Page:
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Who Wins Or Loses If There's An Increase In The Federal Minimum Wage?

STEVE INSKEEP, HOST:

The COVID relief bill moving through Congress includes a higher minimum wage. For someone like Lisa Harris, who works in a grocery store outside Richmond, Va., that'd make a big difference.

LISA HARRIS: Being able to afford the things that I need to get by day to day without having to ask anyone, the ability to feel that I am a contributing member to society - I mean, they say thank you and that we're essential and that we're heroes, but we can't feed our families off of being heroes.

INSKEEP: Scaling up from $7.25 an hour to $15 an hour is still running into resistance, though, and testing Democratic unity in Congress. David Wessel is following the debate. He's director of the Hutchins Center at the Brookings Institution. David, good morning.

DAVID WESSEL: Good morning, Steve.

INSKEEP: So there's always this case made against raising the minimum wage. We're told that if you raise the minimum wage, employers are just going to hire fewer people. What's the evidence here?

WESSEL: Well, textbook economics says that if you raise the price of something, there's going to be less demand for it - in this case, less demand from employers for low-wage essential workers. Now, the question is how many winners and how many losers? One influential estimate comes from the Congressional Budget Office. They estimate that by 2025, which is when the wage is supposed to get to $15, it would mean 27 million people would be getting a raise, 900,000 fewer people would be in poverty, but 1.4 million fewer people would be working or not having got hired. On the other hand, economist Arin Dube at the University of Massachusetts at Amherst has been looking at what happens when states raise minimum wages, and he argues that the latest evidence suggests that CBO is overestimating the ill effects of raising the wage to 15 bucks.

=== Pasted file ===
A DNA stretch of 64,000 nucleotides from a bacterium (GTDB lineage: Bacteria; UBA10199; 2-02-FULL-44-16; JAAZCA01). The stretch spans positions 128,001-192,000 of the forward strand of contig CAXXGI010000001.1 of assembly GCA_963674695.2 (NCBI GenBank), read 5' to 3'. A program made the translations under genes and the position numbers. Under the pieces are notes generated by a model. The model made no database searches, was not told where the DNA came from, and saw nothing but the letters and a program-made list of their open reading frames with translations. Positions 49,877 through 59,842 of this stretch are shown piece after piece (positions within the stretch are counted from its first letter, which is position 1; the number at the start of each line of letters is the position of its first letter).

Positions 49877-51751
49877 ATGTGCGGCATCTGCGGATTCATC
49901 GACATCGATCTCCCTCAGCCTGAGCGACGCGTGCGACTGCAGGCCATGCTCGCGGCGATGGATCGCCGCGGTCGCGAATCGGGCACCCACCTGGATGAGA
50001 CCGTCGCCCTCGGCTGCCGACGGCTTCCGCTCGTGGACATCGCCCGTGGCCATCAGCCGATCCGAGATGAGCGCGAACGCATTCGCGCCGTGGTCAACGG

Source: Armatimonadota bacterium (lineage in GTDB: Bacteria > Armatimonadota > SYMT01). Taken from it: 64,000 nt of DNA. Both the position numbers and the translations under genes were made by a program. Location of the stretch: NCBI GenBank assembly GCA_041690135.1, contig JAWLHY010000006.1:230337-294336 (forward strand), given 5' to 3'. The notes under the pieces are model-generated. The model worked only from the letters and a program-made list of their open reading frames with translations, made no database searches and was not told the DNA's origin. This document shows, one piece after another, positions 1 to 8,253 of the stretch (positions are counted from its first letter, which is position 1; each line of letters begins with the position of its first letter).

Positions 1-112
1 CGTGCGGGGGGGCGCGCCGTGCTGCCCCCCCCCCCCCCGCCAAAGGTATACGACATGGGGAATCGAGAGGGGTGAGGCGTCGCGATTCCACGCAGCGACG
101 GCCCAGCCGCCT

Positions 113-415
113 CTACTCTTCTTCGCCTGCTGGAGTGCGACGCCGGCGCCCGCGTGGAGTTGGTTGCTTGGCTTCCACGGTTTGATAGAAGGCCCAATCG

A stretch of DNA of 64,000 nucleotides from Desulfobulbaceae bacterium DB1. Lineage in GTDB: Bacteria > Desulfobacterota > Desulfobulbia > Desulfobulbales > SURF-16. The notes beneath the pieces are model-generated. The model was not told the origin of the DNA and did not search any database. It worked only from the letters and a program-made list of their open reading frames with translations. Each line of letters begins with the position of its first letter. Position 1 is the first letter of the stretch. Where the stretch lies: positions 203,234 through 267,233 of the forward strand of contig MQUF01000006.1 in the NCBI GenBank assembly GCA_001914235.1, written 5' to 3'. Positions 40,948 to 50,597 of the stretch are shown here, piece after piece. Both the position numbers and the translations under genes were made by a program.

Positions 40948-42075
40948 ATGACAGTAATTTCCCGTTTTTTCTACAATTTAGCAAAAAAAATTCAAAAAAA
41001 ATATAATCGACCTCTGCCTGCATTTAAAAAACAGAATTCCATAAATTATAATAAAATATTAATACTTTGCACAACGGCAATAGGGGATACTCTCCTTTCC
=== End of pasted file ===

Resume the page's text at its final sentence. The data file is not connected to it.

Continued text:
INSKEEP: OK, so a lot of people benefit, some people may be hurt, but there's an argument over how many people are actually hurt. That's the point of view of the employee. What about the employer? How are business owners affected here?

WESSEL: Well, it would raise their payroll costs, for sure. Now, some employers may discover that they have better workers or less turnover, so it might not hurt them that much. Some would suck it up in the form of lower profits. Some would pass it on to their consumers in the form of higher prices, and some would get by with fewer workers or cut the hours of their workers. It would clearly be very painful for some businesses, and particularly for some businesses like those in the fast-food industry that have already been hit hard by the COVID pandemic. But a really interesting new academic paper that looked at 10,000 McDonald's outlets, many of them in states or cities that have raised the minimum wage, found that nearly all of them raised prices to cover the extra cost. And interestingly, it found that, despite higher labor costs, they didn't - more of them didn't install high-tech touch-screen ordering that potentially saves labor, which suggests that consumers would pay, but workers would benefit as well.

INSKEEP: David, you've referred a couple of times here to the fact that some states have already raised the minimum wage well above what the federal minimum is. When you look at this debate, does it matter what part of the country we're looking at?

WESSEL: It matters a lot. Twenty-nine states and the District of Columbia have set their minimum wages above the federal $7.25 an hour minimum and so have several cities. Raising the minimum wage to $15 an hour across the country would have a huge impact on some states in the South that are paying $7.25 as the minimum wage or a state like West Virginia, where the minimum wage is now $8.75 an hour. That's, of course, politically important because Democrat Senator Joe Manchin has indicated he's against a $15 hour wage, and his opposition could be fatal to the proposal. But a $15 minimum wage would have much less impact in states like California, where it's already set to go to $15. It's $13 now. And in Florida, voters in November approved a referendum that takes their minimum wage to 15 bucks over the next few years no matter what Congress does.

INSKEEP: Anything special about going up to exactly $15 an hour?

WESSEL: Not really. It's politically important. The fact is that the minimum wage has been stuck at $7.25 since 2009. It would be close to $9 an hour if it had kept up with inflation since then.

INSKEEP: David, thanks so much.

WESSEL: You're welcome.

INSKEEP: David Wessel, director of the Hutchins Center at the Brookings Institution. Transcript provided by NPR, Copyright NPR.